By now most of you have probably heard about the racist Psychology Today article written by Satoshi Kanazawa. This was one of the fastest developing stories I've ever come across. In less than a business day Psychology Today was pressured to remove the article. No apology of course.

Who knows why Psychology Today allowed this insulting article to pass their editorial process. Maybe the editorial staff was letting their own latent beliefs about blacks and black women in particular shine through.

Who knows why Satoshi Kanazawa thought it was acceptable to deem a matter as highly subjective as looks and attractiveness worthy of an objective study. Maybe he thought this move would garner him more approval by whites, many of whom have really allowed their racist flags to fly over the past few years after the election of President Barack Obama and First Lady Michelle.

This inane article is not what I want to discuss here. I want to discuss US. The classy black ladies of the world.

Why It Matters - What We're Fighting For

On one of the blogs I frequent, a young black girl admitted that reading negative stories like this about black women tears down her self-esteem again and again. To think that this is how others out there in the world truly perceive her as a black woman. It's overwhelming to her. And I know she's not alone. Another young lady admitted that she wishes she weren't black based on all of this negative media attention. Every time she looks online, on TV or in the newspaper they're saying something negative about black women and attacking her essence.

Those comments really hit deep for me. Building the self-esteem of young black girls and women is one of the top reasons why I decided to publish the Classy Black Lady website in the first place.

To that girl and the other young girls through older women who feel this way I just want to implore you: PLEASE, DO NOT BUY INTO THE HYPE.

Learn from History

I want to tell you a quick story about media and propaganda. In 1933 the Nazis began a campaign to make Jewish women and men look like animals and depraved human trash in their mainstream media. They used unflattering pictures depicting them as unattractive or animalistic and strategically placed negative news stories  in mainstream news cycles.

They used supposedly "scientific" studies like the one that was published in this Psychology Today article to prove the inferiority of Jewish people. The also released popular movies that either made Jewish people look bad or Aryan Nazis look very good. The same trend in the media occurred over and over again. Imagine--just about every time  a Jewish person picked up the newspaper or a magazine, switched on the radio or went to a "picture show," he read  something negative about Jewish people.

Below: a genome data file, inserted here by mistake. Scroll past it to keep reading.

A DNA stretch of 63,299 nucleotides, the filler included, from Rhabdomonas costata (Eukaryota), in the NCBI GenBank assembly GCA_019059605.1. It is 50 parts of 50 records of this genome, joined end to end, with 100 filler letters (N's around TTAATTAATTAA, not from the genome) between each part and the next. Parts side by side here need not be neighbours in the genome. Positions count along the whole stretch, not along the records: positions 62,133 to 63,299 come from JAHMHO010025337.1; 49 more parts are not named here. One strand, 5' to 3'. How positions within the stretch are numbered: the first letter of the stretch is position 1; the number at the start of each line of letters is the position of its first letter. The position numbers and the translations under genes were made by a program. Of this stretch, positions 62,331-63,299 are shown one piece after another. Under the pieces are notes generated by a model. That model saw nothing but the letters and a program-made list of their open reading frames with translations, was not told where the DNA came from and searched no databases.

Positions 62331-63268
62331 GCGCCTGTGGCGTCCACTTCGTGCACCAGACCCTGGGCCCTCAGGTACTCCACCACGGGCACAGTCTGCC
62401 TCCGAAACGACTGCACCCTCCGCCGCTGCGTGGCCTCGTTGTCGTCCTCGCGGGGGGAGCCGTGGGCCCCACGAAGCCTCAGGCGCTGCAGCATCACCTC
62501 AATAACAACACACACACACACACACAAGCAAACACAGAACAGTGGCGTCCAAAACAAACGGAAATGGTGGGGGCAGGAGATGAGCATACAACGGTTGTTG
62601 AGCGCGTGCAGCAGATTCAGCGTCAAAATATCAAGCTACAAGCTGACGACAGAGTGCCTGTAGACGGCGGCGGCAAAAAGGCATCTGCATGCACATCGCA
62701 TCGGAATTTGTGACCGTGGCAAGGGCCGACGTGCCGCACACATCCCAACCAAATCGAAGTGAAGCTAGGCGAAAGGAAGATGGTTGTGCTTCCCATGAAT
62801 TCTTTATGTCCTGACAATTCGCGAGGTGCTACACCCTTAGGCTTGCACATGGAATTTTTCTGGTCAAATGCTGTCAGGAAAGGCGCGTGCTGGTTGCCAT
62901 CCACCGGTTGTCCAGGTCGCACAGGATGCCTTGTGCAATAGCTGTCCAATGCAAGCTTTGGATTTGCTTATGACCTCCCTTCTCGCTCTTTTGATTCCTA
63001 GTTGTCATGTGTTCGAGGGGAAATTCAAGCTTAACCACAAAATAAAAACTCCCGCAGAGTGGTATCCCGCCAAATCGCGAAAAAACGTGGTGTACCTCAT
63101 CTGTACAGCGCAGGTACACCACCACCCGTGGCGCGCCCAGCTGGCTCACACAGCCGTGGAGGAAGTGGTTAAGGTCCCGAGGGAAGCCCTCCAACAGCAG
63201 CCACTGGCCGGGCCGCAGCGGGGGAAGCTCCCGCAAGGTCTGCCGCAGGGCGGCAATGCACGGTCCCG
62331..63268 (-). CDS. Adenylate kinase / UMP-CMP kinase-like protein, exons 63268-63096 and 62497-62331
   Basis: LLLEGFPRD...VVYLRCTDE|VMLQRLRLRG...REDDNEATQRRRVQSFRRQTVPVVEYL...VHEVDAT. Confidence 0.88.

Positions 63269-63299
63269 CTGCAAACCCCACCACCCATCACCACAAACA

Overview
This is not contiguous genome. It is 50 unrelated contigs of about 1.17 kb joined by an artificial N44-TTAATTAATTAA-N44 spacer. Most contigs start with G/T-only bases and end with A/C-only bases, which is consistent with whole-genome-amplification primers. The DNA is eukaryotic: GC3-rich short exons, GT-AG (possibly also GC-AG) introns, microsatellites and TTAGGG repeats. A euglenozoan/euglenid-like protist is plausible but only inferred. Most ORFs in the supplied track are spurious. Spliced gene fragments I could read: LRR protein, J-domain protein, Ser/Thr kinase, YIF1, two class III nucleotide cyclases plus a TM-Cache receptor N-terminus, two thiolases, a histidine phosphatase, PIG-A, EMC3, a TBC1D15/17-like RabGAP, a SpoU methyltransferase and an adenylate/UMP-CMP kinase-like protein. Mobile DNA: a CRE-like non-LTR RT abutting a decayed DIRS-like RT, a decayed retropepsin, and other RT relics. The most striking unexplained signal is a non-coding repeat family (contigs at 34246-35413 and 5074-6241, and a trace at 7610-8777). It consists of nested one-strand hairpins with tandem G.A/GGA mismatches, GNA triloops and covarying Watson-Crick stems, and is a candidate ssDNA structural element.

Sound familiar?

Well people bought into it. Over a matter of just a few years, a large portion of Germans were believing these negative messages about Jewish residents of their country. Aryan Germans and even some Jewish folks started to believe that their own people were inferior. And you know the rest of the story.

Now do you see the parallels between this sad snippet from history and what has been happening over the past 3 years as far as the media's constant attacks against black women?

This is why a good portion of black women were annoyed by the racist Pepsi commercial, even though the majority of whites as well as some black women and men waved it off saying, "it's no big deal."

You see, it is a big deal, because it only gets worse and worse when you allow these types of negative media images to go un-checked. Seemingly small issues like Pepsi commercials become major smacks across the face, like this Psychology Today article which basically called black women objectively unattractive as a group!

Now, there's nothing you can do to change the opinions of others toward black women. Whites, non-blacks and even some blacks unfortunately are going believe and think what they will.

But it is ABSOLUTELY IMPERATIVE that you as a black woman remain strong, resilient and defiant in the face of these media attacks on black women. Do not buy into the hype. Fight back at every opportunity.

And guess what, black women like you are fighting back. That was clearly displayed yet again today when Psychology Today became so inundated with calls, emails, tweets and blog postings expressing their disgust with this article by Satoshi Kanazawa that they took the article down from their website immediately.

Too bad for Psychology Today and the author of that article, most of us will not forget. The article contents managed to survive through blogs. It serves as yet another constant reminder of our need to take back control over our own media image.

SIGN THE PETITION here. As of the date of this update it is now at over 20,000 signatures.

Here are the contacts for Psychology Today. Just because they've taken the article down doesn't mean we should stop calling.

Phone: (646) 763 6351 and (212) 260 7210

Jo Colman
Lawrence Rose
Batya Lahav
Director, Business Development


Kaja Perina
Editor in Chief

Lybi Ma
Deputy Editor
Ed Levine
Creative Director
Carlin Flora
Features Editor
Andrea Bartz
News Editor

Hara Estroff Marano
Editor at Large


Aaron Deutsch
Senior Producer